When Violence Feel Like a Good Thing
My wife had one of those days yesterday as the parent of a special needs child. One of those days when she couldn’t take one more helpful comment, one more piece of unsolicited advice, one more pooh-poohing of her anxiety and concern about our son. She was ready to rip the throat out of the next person who said, “It will be fine!”
Because we’re still in the adjustment period with his diagnosis of Tourette’s syndrome.
Even the most ardent fan of denial can’t meet our son these days and pronounce him “normal”. And as much as one would like, as a loving parent, to question a diagnosis (in this case neurological disorder number three, on top of anxiety and autism) the boy’s tic’ing like a time bomb, is the exact age of onset, and has virtually every symptom that describes the disorder. And not the mild version.
And as well-meaning as people are, we don’t want to hear: “he’s fine”, “you should be grateful to have him—he’s a gift”, “God wouldn’t send anything you couldn’t handle”, “there’s a lesson to be learned from this”, “he’ll grow out of it” (while potentially true, these years between don’t magically disappear, even if the tics do), and “don’t worry, it will all be okay”.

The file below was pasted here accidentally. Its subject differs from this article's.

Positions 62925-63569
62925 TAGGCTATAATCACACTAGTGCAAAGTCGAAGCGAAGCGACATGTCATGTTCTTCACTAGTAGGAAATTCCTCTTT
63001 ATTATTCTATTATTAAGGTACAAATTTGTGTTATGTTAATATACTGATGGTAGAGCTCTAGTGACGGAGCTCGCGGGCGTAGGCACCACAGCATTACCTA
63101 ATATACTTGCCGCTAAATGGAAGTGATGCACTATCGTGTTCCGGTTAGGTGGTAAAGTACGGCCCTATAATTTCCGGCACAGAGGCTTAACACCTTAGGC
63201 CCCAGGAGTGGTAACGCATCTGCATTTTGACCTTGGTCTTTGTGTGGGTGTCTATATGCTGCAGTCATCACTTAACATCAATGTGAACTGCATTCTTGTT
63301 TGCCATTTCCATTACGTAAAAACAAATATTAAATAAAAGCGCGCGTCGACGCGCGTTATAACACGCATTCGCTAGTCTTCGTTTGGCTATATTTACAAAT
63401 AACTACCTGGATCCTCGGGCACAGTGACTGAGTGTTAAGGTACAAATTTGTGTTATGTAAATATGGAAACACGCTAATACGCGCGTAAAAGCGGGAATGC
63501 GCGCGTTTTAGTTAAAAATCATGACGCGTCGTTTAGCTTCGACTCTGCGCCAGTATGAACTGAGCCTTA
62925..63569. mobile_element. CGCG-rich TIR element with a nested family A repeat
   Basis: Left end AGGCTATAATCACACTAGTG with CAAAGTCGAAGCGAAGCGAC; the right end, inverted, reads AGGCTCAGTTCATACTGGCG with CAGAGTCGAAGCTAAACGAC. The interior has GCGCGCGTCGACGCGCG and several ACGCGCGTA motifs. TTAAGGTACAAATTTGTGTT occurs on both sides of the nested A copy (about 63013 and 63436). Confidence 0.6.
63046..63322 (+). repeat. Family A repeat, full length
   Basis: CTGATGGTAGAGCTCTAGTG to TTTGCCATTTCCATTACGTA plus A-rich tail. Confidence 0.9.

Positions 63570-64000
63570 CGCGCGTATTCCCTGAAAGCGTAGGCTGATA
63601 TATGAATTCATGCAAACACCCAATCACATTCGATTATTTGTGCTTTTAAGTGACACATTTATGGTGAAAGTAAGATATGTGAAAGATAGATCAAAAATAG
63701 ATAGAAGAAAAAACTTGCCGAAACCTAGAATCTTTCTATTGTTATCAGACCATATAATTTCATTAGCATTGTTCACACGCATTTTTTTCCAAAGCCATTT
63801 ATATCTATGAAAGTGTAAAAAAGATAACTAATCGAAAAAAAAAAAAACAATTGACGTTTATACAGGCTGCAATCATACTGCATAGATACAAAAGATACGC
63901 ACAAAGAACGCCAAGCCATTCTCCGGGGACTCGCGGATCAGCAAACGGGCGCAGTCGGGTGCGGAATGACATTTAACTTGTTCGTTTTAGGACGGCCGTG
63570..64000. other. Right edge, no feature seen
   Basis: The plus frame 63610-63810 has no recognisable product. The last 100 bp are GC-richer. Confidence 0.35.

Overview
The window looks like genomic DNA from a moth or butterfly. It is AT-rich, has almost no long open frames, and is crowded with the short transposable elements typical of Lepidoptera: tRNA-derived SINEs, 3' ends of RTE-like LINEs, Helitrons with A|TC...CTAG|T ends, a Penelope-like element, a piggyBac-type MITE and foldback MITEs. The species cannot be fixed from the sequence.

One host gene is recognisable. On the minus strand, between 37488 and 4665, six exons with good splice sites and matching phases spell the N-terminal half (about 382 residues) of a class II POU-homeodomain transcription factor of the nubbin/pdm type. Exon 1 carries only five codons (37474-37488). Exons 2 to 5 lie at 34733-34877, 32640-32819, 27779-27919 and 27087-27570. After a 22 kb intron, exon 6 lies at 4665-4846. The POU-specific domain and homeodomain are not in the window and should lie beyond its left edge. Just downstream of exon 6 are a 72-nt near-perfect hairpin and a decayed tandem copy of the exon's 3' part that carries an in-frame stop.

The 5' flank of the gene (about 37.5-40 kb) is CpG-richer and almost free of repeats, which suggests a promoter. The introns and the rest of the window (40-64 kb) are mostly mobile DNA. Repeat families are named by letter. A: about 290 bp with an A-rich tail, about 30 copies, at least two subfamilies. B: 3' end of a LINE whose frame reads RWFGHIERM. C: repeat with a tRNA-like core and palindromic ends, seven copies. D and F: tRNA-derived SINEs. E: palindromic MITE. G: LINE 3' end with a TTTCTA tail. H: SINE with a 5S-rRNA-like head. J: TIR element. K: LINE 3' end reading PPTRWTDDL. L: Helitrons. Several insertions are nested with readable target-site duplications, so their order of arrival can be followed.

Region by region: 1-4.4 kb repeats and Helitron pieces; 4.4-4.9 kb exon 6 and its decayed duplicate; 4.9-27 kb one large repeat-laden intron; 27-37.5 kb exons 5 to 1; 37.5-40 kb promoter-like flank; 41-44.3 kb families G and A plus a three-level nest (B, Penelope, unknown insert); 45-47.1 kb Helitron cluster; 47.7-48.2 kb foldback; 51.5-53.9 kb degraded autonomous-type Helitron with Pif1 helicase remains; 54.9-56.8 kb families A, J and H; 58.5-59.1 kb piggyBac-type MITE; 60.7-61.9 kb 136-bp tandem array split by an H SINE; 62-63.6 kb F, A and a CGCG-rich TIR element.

There is really nothing right to say. And the wrong things have been said so many times, it would almost be a relief to launch across the table at someone who made an insensitive remark and throttle him or her. Go ahead, make my day.
Then there are the suggestions of articles, books, websites, DVDs, music therapy, hippotherapy (which uses horses, not hippos), occupational therapy, diets, yoga, and lots of hugs. The sad part is the last of these is totally appropriate, except that he’s autistic, so he’s not especially fond of hugs.
It is safe to say that I’m not totally sane around this subject and my sensitivity about our son is off the charts. My wife had one of those days yesterday. No one was injured in the course of her or my pity-party, and while nothing will have changed by tomorrow, we might wake up in another stage of acceptance of this add-on challenge in our boy’s life.
Because ultimately, it’s all about his happiness. He could be tic’ing like a mad thing, develop pantaphobia (which as Charlie Brown fans know, is the fear of everything) and misunderstand social cues from here to kingdom come and it would “be fine” if he was basically happy. But he’s not happy a lot of the time. And that is the most important piece to put energy into, every day.
When he’s happy most of the time, that’s when it can all be okay.